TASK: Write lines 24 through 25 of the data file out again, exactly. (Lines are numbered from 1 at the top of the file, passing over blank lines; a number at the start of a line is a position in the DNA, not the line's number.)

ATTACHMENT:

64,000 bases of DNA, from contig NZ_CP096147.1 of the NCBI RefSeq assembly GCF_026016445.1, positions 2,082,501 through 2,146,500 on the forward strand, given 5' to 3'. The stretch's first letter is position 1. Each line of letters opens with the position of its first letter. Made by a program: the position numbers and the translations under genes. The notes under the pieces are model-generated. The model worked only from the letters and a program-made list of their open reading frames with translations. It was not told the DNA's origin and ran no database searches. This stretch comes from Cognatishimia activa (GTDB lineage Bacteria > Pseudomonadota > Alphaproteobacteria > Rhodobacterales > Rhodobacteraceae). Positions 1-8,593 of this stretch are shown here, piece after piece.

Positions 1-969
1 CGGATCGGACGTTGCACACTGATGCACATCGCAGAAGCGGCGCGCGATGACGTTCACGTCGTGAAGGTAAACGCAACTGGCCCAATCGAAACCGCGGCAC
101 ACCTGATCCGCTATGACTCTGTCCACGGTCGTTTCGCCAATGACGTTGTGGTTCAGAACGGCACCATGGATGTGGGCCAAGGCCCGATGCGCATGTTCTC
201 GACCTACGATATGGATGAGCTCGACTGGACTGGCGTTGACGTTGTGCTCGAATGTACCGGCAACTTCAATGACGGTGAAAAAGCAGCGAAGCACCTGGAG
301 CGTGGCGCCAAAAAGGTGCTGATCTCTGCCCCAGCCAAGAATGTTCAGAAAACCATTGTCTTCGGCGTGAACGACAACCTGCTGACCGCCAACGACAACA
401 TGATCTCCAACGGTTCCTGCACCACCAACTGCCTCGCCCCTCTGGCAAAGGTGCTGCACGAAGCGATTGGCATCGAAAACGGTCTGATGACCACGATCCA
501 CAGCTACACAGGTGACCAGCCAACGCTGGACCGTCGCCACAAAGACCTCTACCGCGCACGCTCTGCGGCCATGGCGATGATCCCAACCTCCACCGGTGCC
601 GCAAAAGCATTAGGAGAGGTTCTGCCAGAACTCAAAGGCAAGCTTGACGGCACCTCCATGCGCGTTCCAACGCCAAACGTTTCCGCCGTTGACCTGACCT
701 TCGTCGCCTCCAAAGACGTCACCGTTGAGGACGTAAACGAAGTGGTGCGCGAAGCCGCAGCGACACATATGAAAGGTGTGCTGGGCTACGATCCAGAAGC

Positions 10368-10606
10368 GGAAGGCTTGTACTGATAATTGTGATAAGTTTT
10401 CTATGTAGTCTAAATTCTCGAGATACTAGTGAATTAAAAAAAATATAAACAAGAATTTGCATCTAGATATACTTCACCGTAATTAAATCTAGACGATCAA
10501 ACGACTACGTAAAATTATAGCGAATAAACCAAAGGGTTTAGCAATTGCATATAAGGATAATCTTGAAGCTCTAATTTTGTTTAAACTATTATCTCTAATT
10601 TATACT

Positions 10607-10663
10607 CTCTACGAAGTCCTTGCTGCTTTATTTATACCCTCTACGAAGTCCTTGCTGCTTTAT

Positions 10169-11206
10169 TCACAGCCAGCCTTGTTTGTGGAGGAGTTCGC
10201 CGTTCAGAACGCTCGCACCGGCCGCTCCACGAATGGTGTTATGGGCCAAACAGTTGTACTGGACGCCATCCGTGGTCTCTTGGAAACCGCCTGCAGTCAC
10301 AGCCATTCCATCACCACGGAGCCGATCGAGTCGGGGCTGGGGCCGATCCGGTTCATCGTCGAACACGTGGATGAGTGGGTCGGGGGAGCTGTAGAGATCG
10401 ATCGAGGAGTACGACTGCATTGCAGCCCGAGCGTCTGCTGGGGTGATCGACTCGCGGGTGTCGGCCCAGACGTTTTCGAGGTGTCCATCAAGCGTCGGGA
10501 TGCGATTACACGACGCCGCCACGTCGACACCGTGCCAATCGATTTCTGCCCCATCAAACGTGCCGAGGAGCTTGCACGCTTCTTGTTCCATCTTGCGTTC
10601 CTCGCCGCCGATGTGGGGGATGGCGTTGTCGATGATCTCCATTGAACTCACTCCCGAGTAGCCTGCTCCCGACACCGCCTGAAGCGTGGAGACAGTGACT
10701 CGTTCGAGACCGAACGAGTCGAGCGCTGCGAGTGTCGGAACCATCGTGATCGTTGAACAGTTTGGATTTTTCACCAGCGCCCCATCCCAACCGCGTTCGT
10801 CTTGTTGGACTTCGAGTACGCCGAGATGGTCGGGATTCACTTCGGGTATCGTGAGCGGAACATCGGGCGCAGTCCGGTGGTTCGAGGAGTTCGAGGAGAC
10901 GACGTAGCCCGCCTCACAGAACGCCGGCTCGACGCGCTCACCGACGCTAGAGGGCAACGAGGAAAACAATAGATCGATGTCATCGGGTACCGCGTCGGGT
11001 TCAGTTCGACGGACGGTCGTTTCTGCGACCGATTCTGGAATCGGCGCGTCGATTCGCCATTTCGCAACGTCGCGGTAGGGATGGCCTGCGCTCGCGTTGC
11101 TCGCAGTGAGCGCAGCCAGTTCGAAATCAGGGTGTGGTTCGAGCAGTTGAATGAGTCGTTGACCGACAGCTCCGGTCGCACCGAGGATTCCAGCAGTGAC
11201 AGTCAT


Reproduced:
10601 CTCGCCGCCGATGTGGGGGATGGCGTTGTCGATGATCTCCATTGAACTCACTCCCGAGTAGCCTGCTCCCGACACCGCCTGAAGCGTGGAGACAGTGACT
10701 CGTTCGAGACCGAACGAGTCGAGCGCTGCGAGTGTCGGAACCATCGTGATCGTTGAACAGTTTGGATTTTTCACCAGCGCCCCATCCCAACCGCGTTCGT